“Okay,” I said, grabbing the opportunity to talk, “this is Shalom: He has everything — great marriage, great kids, great job. He had a rough past but he could have gone to therapy and worked through it. Instead he bottled it all up. When he gets stressed out he starts taking unprescribed meds to ‘take the edge off.’ Eventually he’s taking a lot… until he can’t hide it anymore, and his wife threatens to leave if he doesn’t stop. One day he overdoses, lands in the hospital, comes home to find his house empty. His wife says either get help or give me a get.”

“Ouch,” said Chaim.

“Yeah. His mother called me to get involved. It’s hardly ever the addicts themselves who reach out,” I add.

“So you talked to this guy and convinced him to go clean?”

“Trust me, everyone tried talking to him. No one could get through to him.”

“Didn’t they explain…”

“Sure they explained. But logic doesn’t speak to emotion. I tried, too, but he just wanted me to tell his wife that it was all a mistake, and he doesn’t have a drug problem,” I said.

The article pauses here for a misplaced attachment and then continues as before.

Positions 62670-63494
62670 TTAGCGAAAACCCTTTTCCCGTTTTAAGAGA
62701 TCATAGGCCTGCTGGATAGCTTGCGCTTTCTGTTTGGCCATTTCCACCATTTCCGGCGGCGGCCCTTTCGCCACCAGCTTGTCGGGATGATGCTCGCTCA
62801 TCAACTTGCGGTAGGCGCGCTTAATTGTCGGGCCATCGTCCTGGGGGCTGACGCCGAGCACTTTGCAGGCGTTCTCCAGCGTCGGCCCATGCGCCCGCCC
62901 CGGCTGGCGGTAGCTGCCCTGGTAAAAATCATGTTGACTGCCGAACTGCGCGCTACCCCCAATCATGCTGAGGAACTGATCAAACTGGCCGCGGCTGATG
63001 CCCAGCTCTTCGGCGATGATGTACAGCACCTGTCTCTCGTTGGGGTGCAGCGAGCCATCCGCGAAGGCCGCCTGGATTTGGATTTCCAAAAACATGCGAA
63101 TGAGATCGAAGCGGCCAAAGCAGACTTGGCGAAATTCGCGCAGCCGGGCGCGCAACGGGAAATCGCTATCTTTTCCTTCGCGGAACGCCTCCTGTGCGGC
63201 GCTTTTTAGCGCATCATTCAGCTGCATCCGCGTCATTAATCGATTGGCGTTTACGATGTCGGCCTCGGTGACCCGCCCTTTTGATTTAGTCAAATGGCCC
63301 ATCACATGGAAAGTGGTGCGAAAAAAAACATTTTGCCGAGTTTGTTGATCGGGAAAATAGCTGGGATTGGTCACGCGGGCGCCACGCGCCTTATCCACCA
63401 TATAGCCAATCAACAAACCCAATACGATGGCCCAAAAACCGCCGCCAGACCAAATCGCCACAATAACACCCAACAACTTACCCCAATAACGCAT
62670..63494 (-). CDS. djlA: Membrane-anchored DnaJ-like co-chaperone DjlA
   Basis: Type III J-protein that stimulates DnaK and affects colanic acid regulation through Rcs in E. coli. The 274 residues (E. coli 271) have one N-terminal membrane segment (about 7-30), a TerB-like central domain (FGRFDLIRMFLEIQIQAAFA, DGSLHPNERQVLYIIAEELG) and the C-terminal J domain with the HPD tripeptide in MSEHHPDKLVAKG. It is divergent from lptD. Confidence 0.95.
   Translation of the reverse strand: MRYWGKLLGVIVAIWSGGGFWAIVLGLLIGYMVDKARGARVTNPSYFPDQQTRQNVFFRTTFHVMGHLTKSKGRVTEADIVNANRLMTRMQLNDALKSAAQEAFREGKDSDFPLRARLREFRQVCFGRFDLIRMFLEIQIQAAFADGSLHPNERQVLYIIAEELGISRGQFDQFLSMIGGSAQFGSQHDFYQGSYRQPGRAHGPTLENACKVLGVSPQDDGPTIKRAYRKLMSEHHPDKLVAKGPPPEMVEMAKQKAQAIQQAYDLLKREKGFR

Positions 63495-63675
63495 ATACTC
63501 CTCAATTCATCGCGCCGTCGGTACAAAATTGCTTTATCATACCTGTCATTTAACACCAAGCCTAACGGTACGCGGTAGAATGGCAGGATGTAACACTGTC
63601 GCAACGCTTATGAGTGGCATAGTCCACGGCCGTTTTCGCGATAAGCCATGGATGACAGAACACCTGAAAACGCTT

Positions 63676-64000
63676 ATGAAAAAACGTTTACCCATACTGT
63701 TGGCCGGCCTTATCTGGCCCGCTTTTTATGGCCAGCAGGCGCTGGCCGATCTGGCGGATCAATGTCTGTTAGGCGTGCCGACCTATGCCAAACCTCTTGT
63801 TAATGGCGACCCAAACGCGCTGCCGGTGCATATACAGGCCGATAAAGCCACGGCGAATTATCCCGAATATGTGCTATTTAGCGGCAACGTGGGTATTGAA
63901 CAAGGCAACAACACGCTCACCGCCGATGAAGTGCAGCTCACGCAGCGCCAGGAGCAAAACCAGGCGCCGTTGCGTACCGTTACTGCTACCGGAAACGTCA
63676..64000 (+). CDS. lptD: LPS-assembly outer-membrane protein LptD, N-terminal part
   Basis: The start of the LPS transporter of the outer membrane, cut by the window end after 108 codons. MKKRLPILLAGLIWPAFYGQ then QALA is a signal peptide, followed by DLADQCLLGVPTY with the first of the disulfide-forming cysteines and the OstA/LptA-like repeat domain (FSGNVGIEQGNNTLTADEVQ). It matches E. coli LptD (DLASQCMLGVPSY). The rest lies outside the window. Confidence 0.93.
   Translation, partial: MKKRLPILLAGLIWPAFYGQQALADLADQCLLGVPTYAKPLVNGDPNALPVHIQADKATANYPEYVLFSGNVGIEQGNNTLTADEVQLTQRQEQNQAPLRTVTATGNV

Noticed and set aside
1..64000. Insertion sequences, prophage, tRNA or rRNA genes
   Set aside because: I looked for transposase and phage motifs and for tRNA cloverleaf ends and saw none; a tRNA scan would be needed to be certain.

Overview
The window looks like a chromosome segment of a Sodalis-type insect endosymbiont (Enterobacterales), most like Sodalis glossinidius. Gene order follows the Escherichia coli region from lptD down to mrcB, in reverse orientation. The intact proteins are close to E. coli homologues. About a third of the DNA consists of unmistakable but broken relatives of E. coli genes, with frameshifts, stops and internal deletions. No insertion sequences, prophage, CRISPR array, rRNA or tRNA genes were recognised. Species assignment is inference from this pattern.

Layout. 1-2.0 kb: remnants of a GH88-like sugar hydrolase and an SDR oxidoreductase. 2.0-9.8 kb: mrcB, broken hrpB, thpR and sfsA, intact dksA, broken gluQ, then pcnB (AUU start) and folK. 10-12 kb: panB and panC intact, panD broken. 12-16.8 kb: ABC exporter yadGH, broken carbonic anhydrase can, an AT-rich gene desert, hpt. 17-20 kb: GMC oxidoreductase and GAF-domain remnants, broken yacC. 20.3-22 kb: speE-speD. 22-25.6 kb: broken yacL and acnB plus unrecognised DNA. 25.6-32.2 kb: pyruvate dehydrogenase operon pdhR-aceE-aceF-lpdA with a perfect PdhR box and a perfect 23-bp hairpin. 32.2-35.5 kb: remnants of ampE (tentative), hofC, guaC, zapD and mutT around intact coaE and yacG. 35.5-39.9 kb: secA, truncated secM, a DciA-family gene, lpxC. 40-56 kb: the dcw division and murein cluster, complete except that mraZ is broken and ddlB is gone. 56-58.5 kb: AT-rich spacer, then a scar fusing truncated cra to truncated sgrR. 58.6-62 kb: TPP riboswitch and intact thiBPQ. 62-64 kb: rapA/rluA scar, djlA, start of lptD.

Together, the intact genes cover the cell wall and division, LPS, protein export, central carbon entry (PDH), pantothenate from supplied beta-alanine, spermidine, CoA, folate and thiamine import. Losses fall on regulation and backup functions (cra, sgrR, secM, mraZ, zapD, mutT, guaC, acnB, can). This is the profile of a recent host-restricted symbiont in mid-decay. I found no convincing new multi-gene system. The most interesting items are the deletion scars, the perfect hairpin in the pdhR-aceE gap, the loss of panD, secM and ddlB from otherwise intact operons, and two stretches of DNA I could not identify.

Chaim laughed aloud. “You’re kidding. He overdosed and his wife left him and he still won’t quit? Wow.” He fell silent, with that look on his face he gets when he’s about to come out with some deep insight.

Come on, Chaim. You always get me. I need you now.

“I guess we can laugh and shake our heads,” Chaim said slowly, “but don’t we all do that?”

“Do what?”

“Try to hold onto our habits. In one way or another. We think everyone is overreacting, and we ignore the people we love just to protect ourselves.” He thought about it some more. “There’s a little ‘Shalom’ in all of us.”

Thank you. That was exactly what I needed to hear.

Chaim finished the last of his coffee and stood up. I walked him out of the coffee shop and two doors down to his office.